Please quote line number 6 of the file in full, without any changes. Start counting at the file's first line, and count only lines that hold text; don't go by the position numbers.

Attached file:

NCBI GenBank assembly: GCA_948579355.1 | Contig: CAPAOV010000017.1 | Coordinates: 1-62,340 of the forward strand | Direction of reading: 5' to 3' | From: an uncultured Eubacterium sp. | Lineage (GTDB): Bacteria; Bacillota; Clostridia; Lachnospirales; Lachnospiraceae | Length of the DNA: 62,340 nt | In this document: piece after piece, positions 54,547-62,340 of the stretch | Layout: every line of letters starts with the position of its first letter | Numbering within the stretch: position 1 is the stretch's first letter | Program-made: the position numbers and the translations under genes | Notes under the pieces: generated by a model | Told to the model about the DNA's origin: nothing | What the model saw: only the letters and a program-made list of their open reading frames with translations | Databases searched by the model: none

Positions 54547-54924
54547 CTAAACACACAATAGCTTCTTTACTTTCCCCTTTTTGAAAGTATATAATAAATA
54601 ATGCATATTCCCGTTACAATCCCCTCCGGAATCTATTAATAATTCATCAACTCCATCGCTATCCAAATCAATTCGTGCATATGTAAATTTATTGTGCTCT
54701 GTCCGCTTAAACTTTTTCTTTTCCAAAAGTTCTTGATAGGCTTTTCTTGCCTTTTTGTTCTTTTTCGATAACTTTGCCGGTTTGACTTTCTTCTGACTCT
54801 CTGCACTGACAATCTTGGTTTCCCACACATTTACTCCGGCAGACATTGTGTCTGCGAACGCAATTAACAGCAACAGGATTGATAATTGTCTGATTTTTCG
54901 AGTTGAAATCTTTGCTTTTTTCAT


54801 CTGCACTGACAATCTTGGTTTCCCACACATTTACTCCGGCAGACATTGTGTCTGCGAACGCAATTAACAGCAACAGGATTGATAATTGTCTGATTTTTCG